Antonya Nelson is the author of five story collections, including Some Fun, and three novels (Talking in Bed, Nobody’s Girl, and Living to Tell). Her work has appeared in The New Yorker and in Prize Stories: the O. Henry Awards and Best American Short Stories. The New Yorker named her one of the “twenty young fiction writers for the new millennium.” Michael Chabon said of Nelson, “I scan the tables of contents of magazines, looking for Antonya Nelson’s name, hoping that she has decided to bless us again. She’s absolutely one of my favorites among story writers today, and I envy the reader who has yet to discover her work.”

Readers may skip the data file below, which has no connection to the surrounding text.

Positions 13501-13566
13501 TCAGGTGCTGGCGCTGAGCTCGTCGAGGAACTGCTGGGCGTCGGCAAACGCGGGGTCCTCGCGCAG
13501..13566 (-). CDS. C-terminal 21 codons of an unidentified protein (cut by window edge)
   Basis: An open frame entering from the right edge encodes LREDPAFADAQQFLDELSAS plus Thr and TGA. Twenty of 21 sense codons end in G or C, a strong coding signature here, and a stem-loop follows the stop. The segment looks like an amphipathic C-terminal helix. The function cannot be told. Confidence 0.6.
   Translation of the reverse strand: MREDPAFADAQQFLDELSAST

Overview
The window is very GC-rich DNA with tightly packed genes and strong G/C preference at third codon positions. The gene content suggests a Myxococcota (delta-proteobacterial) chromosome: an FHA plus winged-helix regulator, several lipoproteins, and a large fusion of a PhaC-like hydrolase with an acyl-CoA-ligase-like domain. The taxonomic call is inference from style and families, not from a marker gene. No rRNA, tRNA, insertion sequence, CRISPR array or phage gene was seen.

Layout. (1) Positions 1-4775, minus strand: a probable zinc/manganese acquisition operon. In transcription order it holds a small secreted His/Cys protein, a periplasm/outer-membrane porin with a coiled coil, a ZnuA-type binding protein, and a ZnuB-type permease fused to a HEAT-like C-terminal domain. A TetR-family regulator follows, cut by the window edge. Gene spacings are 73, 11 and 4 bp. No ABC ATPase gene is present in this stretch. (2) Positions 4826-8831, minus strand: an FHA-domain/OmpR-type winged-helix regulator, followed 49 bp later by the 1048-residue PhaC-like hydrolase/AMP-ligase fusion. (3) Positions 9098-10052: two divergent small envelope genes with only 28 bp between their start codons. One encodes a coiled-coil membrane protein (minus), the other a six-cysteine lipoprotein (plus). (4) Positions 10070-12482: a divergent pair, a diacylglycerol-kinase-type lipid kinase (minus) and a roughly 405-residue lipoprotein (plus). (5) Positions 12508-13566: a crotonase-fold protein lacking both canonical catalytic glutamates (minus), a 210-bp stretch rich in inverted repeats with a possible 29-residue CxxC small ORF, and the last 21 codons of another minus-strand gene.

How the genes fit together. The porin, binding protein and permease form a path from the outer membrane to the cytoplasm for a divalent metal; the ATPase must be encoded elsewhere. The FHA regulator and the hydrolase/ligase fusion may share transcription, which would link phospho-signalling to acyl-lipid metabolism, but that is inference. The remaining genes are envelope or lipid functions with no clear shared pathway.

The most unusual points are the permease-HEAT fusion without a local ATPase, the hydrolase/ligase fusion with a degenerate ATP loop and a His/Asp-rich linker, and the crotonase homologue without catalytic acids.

Christopher Tilghman is the author of the novels Roads of the Heart (2004) and Mason’s Retreat and of two story collections: The Way People Run and In a Father’s Place, which was called “the debut of the year” by The New York Times. His stories have appeared in Best American Stories, The New Yorker, and in other magazines. He is a tenured professor at the University of Virginia, where he teaches creative writing, and is the recipient of a Guggenheim Fellowship, the Whiting Writers’ Award, and the Ingram Merrill Foundation Award. This year marks his seventh appearance at the Napa Valley Writers’ Conference.